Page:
Apostolic Exhortation “Gaudete et exsultate” – the good parts

In a series of excerpts from Pope Francis exhortation on holiness is nothing about Pelagianism (belief in do-it-yourself salvation) or Gnosticism (clinging to parts of revelation said to be known to only a few).

In that respect, the series, an Opus Dei product, is a blessing, lest we miss the good parts, distracted by Francis’ untoward and unfair characterizations of traditionalist and other Catholics who disagree with him.

I especially like this which the series includes:

14. To be holy does not require being a bishop, a priest or a religious. We are frequently tempted to think that holiness is only for those who can withdraw from ordinary affairs to spend much time in prayer. That is not the case. We are all called to be holy by living our lives with love and by bearing witness in everything we do, wherever we find ourselves.

Actually, however, I do think the faithful are beyond thinking holiness is exclusive to contemplative religious or others of religious vocation. In fact, in churches I have been attending in the last 65 years, I can’t recall any preacher ever talking that way.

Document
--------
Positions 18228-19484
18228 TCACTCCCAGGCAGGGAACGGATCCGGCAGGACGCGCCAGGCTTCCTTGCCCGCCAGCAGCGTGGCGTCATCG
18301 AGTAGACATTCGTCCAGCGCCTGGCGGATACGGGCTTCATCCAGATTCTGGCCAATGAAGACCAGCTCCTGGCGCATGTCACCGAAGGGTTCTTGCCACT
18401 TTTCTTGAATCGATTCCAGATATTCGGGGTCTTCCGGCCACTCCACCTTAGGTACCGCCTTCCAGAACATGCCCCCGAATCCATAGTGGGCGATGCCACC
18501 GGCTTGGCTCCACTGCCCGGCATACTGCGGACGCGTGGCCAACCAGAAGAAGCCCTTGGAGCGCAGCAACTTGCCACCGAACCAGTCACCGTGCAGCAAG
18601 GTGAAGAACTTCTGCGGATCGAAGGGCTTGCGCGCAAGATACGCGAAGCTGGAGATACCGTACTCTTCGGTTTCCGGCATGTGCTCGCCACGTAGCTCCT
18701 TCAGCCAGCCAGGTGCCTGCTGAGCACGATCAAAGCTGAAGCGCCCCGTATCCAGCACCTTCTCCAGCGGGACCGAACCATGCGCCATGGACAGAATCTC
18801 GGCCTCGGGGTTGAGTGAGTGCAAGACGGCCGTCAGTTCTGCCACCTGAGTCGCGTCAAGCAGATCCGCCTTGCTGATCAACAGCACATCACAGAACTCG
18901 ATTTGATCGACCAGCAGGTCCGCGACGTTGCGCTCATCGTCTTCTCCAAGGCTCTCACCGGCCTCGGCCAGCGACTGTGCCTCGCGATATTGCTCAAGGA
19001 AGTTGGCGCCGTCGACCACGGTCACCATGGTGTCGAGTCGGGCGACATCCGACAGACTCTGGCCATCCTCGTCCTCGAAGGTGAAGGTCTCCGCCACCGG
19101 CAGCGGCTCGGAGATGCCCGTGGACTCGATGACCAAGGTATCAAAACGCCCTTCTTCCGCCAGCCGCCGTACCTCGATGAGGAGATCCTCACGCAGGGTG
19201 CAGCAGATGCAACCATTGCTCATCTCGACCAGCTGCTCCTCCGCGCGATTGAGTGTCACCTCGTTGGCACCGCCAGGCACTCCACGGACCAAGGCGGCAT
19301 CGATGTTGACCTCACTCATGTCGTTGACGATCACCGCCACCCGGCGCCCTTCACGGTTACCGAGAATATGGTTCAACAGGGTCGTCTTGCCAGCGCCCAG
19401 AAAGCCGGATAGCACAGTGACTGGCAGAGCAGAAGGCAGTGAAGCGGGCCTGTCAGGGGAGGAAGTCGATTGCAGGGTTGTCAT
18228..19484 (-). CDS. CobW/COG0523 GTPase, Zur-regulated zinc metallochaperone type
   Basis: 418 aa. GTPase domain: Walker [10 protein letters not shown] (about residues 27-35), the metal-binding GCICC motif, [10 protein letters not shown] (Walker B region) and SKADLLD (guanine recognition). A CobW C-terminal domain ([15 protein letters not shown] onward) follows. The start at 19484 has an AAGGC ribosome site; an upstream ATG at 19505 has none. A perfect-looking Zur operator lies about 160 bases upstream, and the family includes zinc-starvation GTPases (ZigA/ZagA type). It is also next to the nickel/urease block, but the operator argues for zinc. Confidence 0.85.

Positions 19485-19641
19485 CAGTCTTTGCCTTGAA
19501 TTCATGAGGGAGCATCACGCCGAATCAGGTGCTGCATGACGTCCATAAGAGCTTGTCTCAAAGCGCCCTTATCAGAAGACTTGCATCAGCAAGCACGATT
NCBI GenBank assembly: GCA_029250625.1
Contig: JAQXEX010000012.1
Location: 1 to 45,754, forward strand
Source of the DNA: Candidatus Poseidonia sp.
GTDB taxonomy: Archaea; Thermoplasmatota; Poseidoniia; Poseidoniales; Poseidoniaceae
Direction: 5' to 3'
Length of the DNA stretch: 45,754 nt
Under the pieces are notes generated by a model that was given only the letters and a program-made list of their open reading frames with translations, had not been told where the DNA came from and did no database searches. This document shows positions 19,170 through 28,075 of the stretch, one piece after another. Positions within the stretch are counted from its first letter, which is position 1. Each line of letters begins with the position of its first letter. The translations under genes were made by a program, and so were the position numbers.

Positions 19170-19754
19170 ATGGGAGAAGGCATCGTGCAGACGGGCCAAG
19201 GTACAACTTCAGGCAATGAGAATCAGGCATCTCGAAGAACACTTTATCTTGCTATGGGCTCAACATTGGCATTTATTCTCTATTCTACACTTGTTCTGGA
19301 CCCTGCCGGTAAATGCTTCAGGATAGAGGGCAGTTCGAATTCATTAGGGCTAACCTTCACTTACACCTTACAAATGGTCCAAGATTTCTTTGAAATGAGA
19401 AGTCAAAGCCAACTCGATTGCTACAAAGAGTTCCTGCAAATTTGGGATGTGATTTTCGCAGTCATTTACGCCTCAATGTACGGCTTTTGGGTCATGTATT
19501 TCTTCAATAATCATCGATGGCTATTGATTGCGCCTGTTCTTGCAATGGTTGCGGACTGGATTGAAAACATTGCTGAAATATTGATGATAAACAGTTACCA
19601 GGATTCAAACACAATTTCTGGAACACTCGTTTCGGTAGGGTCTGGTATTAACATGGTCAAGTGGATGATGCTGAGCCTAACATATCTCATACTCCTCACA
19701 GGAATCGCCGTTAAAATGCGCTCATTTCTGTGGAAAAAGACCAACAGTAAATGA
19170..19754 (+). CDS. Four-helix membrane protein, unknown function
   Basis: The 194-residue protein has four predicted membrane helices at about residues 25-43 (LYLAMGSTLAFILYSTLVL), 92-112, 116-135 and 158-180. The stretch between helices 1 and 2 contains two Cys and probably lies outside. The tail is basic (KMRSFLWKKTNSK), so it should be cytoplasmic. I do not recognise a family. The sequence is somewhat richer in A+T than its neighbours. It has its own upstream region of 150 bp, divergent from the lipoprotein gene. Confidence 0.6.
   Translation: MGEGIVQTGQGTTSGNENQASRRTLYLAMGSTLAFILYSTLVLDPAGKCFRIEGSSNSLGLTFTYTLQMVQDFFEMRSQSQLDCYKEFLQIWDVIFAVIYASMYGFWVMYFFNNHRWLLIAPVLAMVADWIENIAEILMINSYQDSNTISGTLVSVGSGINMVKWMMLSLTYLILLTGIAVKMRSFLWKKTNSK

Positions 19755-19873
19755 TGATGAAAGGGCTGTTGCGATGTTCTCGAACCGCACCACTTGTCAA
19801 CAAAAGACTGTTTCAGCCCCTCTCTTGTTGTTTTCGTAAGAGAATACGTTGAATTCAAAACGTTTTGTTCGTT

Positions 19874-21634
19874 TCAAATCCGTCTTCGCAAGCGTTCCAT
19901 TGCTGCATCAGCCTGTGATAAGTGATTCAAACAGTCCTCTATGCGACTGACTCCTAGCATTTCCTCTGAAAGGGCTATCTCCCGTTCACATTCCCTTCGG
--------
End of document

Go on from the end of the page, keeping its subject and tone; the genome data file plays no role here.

What or whom Francis has in mind escapes me, especially in an age of clerical and other church scandals of all kinds, including in the Vatican, where frankly he seems to have given up the reform agenda with which he began his tenure.

Meanwhile, we can profit from his exhortation keeping in mind the old nostrum, God writes straight with crooked lines. Applying it to ourselves while we’re at it.

via Apostolic Exhortation “Gaudete et exsultate” – Opus Dei

A college senior argues vs. white privilege argument with fellow blacks


White privilege has become the target of many initiatives in higher education. The goal, advocates say, is to fight racism and promote justice. Yet the practice often doesn’t seem constructive.

In my college career, I’ve spoken to many peers and professors who insist adamantly that any conversation about race in America should begin and end with the accusation of white privilege.

The aim seems to be to establish guilt, not build understanding.

Yes. And by the way, might we argue that affirmative action is a vehicle of black privilege?

via The Cudgel of ‘White Privilege’ – WSJ